Baldwin Borough man instills in sons the idea to give back
December 21, 2013 9:13 PM
Don Zagrocki, center, with his sons, Kyle, 12, left, and Donny, 14, in their Baldwin Borough apartment.
By Anya Sostek / Pittsburgh Post-Gazette
Don Zagrocki points to a small table wedged between the living room couch and the kitchen of his two-bedroom apartment in Baldwin Borough. It's draped with a holly tablecloth and red and green place mats, ready for the homemade meatballs simmering on the stove.
"That was the first thing we bought -- $99 at Kmart," he said, pointing to the table and referring to his early days as a single father of two young boys. "All we had was a box in the kitchen. That's what we were using as a table."
Mr. Zagrocki and his boys, 14-year-old Donny and 12-year-old Kyle, won't benefit from Toys for Tots this year. The days of standing in line in the cold at the Civic Arena for Matchbox cars or board games are years in the past. But that doesn't mean that Mr. Zagrocki's forgotten them.
"There's been times when I was on my knees and people gave to us," he said. "It made us humble, thankful. Even though you see bad on TV, there's a lot of good in the world."
Whenever he's been able, Mr. Zagrocki has volunteered his time at places like the Steel Valley Family Center, where his family received services for years. He has served as president of the center's family council and served as a role model for other families, said site director Mary Paull.
"I always say give to other families," he said. "People gave enough to us. We want to give back."
For the past 10 years, Mr. Zagrocki has worked as a contract cleaner at the post office in Homestead. Not content just to clean on the job, his apartment is immaculate, ringed with Christmas figurines bought and inherited over the years: a dancing snowman, a musical gingerbread house, an angel that lights up.
He was able this summer to move his family from Munhall to a nicer apartment in Baldwin, but they are far from flush. Because of moving expenses, "the boys know Christmas will be light this year," he said. Donny has already gotten his main present: two new parrotfish for his aquarium.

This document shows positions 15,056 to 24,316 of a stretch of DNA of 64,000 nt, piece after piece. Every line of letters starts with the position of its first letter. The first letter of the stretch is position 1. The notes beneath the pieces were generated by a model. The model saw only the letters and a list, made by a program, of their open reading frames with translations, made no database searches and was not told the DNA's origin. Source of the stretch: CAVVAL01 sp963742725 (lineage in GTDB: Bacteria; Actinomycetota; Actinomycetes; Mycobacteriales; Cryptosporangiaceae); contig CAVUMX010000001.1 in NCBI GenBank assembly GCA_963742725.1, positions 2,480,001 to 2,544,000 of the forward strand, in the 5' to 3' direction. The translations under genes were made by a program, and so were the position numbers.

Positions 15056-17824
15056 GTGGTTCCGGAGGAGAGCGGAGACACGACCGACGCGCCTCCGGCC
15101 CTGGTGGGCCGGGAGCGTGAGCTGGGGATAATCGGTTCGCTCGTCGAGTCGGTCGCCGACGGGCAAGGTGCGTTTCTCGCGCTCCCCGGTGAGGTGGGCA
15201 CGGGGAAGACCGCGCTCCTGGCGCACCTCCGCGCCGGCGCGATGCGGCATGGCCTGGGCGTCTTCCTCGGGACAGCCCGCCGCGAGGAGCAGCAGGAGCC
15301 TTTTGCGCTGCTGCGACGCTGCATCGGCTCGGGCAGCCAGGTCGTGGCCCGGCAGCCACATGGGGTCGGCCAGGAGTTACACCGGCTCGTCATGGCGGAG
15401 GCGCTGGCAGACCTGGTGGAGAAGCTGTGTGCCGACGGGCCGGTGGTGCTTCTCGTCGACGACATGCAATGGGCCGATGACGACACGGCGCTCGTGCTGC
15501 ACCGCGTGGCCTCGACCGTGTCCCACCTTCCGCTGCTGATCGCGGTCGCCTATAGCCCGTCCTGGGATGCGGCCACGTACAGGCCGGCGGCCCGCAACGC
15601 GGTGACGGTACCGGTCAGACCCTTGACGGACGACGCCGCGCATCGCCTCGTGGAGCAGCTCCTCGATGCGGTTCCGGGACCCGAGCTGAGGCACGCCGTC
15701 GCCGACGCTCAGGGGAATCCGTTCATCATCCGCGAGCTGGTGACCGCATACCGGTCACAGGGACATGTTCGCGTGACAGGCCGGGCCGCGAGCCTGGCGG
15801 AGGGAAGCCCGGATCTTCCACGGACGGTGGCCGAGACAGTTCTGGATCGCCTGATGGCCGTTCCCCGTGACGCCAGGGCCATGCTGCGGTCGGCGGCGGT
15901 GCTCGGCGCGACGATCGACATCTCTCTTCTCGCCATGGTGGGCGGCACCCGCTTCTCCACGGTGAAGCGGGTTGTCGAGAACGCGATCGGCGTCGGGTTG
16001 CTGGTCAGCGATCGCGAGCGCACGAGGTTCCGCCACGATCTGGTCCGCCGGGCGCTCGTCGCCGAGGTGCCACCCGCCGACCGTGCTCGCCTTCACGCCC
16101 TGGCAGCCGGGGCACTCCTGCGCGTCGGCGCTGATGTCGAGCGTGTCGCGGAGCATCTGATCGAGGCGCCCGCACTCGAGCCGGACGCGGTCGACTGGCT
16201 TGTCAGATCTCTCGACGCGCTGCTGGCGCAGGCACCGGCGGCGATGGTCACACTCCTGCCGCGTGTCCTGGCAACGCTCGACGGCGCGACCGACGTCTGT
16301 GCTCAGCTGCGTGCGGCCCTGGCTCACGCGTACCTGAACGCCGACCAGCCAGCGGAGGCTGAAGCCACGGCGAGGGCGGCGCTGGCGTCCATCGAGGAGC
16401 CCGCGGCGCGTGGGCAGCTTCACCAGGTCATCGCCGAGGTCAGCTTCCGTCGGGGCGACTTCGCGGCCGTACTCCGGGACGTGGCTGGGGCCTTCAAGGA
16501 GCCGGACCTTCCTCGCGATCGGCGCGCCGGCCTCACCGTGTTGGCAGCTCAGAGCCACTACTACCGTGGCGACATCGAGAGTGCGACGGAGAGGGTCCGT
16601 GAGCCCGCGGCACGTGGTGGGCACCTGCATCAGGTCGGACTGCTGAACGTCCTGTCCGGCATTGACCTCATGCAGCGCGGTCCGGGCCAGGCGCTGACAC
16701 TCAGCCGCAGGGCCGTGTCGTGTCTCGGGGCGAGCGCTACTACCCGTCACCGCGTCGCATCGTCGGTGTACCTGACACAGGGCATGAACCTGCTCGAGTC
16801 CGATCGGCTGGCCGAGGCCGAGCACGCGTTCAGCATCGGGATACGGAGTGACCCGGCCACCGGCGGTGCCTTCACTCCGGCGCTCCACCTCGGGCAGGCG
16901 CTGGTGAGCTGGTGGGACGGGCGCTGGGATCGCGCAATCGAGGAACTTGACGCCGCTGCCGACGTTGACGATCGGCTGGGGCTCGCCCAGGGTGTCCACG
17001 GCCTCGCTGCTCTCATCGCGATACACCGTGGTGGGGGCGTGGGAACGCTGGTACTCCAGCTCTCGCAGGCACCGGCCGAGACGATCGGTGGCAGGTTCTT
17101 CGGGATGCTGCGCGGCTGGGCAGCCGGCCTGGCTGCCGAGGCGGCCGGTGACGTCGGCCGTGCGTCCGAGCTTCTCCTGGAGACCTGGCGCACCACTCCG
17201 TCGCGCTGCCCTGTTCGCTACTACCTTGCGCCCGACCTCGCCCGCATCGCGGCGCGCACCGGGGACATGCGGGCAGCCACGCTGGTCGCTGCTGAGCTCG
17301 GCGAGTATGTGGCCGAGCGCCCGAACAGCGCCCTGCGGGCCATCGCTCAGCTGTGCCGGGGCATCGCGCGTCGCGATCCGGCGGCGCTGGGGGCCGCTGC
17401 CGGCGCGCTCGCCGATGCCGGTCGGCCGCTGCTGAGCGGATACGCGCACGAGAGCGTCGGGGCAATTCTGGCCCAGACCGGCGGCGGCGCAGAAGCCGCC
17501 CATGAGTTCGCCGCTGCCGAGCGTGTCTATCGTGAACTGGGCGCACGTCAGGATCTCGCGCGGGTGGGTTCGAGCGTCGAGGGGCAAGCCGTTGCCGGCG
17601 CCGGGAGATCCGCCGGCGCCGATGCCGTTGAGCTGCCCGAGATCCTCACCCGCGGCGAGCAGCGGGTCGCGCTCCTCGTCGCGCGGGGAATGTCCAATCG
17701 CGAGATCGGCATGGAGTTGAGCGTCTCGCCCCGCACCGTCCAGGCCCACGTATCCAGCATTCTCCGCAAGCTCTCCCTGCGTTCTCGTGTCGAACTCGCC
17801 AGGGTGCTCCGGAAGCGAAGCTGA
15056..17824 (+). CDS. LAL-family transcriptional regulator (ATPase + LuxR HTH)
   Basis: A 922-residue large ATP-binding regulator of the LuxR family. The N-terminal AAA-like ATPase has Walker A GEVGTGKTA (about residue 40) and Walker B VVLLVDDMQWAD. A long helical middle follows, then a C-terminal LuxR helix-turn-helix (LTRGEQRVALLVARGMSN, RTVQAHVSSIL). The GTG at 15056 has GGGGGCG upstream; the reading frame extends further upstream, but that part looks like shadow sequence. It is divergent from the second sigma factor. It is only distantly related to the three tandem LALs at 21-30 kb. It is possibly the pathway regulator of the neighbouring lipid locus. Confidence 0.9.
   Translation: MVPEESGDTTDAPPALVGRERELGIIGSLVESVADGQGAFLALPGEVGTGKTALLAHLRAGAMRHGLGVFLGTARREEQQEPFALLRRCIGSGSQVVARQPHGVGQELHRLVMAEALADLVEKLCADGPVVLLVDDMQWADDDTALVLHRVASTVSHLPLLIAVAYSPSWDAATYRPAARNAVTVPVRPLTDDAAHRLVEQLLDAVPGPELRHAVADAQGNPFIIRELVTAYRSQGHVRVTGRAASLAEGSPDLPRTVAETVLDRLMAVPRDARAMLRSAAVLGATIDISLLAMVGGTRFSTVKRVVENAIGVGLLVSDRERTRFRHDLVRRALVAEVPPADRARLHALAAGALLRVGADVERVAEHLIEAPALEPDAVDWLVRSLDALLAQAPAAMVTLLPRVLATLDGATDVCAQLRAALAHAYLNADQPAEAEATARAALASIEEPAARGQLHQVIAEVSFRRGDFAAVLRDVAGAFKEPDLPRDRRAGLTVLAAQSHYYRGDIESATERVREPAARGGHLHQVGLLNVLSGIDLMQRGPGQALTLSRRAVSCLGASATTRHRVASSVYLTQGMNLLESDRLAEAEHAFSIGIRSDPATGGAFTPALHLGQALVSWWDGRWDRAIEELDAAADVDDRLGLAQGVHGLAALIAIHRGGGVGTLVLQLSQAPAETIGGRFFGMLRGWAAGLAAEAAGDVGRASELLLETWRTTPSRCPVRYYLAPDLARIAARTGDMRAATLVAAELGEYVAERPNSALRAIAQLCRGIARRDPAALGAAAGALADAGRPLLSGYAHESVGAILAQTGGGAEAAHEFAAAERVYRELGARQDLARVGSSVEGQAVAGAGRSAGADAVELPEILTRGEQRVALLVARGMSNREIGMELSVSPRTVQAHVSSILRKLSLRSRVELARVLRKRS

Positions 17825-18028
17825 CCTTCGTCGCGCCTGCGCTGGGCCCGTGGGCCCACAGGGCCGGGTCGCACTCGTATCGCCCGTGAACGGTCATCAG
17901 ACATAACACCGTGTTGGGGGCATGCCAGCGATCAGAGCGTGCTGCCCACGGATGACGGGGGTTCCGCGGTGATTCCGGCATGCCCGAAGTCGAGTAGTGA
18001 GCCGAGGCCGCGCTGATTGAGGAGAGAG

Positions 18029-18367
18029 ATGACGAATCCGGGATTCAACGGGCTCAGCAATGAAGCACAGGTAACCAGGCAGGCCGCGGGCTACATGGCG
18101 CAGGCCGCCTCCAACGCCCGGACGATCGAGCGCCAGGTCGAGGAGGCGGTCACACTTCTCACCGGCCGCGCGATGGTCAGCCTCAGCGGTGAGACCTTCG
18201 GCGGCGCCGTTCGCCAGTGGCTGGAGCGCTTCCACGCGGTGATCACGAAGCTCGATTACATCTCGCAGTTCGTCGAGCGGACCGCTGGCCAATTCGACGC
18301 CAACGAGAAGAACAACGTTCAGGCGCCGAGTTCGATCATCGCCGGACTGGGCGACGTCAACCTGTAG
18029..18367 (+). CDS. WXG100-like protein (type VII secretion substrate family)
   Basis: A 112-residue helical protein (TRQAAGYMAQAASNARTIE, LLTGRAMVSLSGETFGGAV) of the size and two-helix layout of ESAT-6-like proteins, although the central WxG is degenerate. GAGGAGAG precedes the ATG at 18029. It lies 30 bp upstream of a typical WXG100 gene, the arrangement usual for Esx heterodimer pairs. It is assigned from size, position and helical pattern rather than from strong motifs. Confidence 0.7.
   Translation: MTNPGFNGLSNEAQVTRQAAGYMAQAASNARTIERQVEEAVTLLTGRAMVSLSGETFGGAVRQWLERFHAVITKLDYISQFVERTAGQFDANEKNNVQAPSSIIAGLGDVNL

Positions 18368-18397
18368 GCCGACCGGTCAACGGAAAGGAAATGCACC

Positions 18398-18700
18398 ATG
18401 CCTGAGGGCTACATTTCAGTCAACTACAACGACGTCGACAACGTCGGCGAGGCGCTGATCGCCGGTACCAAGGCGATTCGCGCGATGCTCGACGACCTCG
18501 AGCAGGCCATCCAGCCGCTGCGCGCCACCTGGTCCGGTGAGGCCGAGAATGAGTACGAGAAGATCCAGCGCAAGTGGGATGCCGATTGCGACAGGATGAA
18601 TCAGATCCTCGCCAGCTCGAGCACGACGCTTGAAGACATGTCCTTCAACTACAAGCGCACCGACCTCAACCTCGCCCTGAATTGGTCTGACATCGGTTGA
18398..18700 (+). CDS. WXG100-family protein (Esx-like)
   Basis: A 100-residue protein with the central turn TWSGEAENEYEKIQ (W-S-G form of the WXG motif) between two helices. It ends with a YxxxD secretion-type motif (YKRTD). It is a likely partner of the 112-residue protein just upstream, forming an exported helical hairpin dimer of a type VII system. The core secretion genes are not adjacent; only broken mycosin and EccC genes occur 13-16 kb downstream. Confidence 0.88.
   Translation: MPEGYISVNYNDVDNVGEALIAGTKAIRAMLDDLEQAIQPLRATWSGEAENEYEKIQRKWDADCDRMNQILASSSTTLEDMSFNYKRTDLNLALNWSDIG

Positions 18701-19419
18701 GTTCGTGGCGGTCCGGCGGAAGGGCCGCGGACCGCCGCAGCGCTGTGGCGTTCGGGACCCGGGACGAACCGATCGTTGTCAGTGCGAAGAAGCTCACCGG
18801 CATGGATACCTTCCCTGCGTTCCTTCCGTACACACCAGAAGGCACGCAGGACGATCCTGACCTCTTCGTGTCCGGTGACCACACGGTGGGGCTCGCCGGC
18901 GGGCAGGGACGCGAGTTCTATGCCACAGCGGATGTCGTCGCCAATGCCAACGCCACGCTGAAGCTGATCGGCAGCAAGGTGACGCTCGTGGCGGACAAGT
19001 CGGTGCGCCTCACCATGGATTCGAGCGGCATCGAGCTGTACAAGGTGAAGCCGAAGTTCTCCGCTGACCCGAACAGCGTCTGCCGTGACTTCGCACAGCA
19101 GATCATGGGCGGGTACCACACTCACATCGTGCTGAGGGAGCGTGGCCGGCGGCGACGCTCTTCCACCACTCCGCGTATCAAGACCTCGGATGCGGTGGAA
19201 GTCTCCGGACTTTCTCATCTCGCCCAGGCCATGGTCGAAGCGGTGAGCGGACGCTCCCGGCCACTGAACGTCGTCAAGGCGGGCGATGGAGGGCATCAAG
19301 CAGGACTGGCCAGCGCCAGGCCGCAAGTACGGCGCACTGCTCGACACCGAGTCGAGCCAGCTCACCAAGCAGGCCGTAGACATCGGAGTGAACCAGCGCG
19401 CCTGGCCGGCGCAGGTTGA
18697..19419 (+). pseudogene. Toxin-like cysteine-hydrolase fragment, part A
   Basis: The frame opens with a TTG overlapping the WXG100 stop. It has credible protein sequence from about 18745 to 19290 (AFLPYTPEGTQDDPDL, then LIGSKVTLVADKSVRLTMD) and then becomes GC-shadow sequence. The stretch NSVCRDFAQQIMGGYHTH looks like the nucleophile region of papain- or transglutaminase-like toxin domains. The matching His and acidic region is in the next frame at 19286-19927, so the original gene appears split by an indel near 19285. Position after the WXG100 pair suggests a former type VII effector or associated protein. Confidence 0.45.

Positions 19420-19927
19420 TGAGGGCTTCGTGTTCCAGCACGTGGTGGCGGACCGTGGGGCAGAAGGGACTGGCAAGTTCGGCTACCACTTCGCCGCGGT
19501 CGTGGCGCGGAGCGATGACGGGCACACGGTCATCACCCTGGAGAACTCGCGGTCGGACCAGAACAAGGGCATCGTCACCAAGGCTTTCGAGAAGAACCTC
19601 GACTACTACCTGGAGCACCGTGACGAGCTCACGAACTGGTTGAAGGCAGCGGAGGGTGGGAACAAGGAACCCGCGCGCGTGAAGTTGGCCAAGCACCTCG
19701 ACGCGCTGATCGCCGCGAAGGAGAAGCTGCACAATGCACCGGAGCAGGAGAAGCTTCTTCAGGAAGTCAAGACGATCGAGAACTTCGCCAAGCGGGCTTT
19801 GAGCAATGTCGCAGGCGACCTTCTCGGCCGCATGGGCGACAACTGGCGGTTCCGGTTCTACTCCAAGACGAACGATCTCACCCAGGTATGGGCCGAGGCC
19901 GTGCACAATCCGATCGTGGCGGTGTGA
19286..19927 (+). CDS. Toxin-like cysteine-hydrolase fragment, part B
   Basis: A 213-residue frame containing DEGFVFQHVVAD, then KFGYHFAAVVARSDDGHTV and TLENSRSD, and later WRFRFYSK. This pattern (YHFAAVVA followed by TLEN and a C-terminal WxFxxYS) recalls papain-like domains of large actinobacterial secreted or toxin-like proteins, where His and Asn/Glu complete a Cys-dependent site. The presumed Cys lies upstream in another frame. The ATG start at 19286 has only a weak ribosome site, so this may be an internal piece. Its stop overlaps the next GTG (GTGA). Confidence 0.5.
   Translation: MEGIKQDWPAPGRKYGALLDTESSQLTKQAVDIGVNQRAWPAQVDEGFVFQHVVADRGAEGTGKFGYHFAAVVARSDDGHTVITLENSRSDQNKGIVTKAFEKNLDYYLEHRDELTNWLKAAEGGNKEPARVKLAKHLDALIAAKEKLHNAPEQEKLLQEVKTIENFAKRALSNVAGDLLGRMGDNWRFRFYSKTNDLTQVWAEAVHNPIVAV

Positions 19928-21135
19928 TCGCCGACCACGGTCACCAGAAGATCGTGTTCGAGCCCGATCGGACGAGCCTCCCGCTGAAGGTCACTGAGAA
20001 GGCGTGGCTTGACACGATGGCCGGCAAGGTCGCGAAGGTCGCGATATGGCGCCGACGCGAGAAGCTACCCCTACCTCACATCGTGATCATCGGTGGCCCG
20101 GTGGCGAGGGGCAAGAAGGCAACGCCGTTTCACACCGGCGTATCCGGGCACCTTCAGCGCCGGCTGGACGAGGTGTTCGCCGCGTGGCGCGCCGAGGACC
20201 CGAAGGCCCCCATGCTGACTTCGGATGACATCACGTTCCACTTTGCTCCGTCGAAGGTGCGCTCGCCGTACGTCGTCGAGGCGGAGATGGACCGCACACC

But it's nothing like when the boys were young. When Mr. Zagrocki took custody, Kyle was just a month old, he said, and he was working as a pizza deliveryman. He had no money for diapers, and would occasionally receive some for free working a second job at a consignment shop.
The family received help over the years not just from Toys for Tots but also from Project Bundle-Up, the Steel Valley Family Center and The Salvation Army. Mr. Zagrocki remembers the basketballs and board games that his boys wouldn't have gotten otherwise. "They made our Christmas happier and brighter," he said.
Sitting on the couch, Kyle talked about his fond memories of being able to go to Macy's and pick out a nice coat for himself through Project Bundle-Up. And while he might not have realized what Toys for Tots was providing at the time, he does now. "It helped us out so Dad didn't have to spend a lot of money," he said.
Mr. Zagrocki has tried to instill a strong work ethic and a desire to help others in his boys. When an elderly neighbor gives them a couple dollars for carrying groceries in or holding a door, they put the money on a desk in the living room instead of keeping it for themselves, he said proudly. This summer, when they moved, he had the boys give the toys they had outgrown to children in the neighborhood who could use them.
"I wouldn't change it for a minute," he said, of the way his life has worked out. "Sometimes when you have hard times you appreciate it more."
Since 1947, generous Pittsburgh Post-Gazette readers have helped families like Mr. Zagrocki's by donating to the Goodfellows Fund. Tax-deductible contributions support Toys for Tots and The Salvation Army's Treasures for Children program. Donations can be made using the coupon that accompanies this story or online at www.post-gazette.com.
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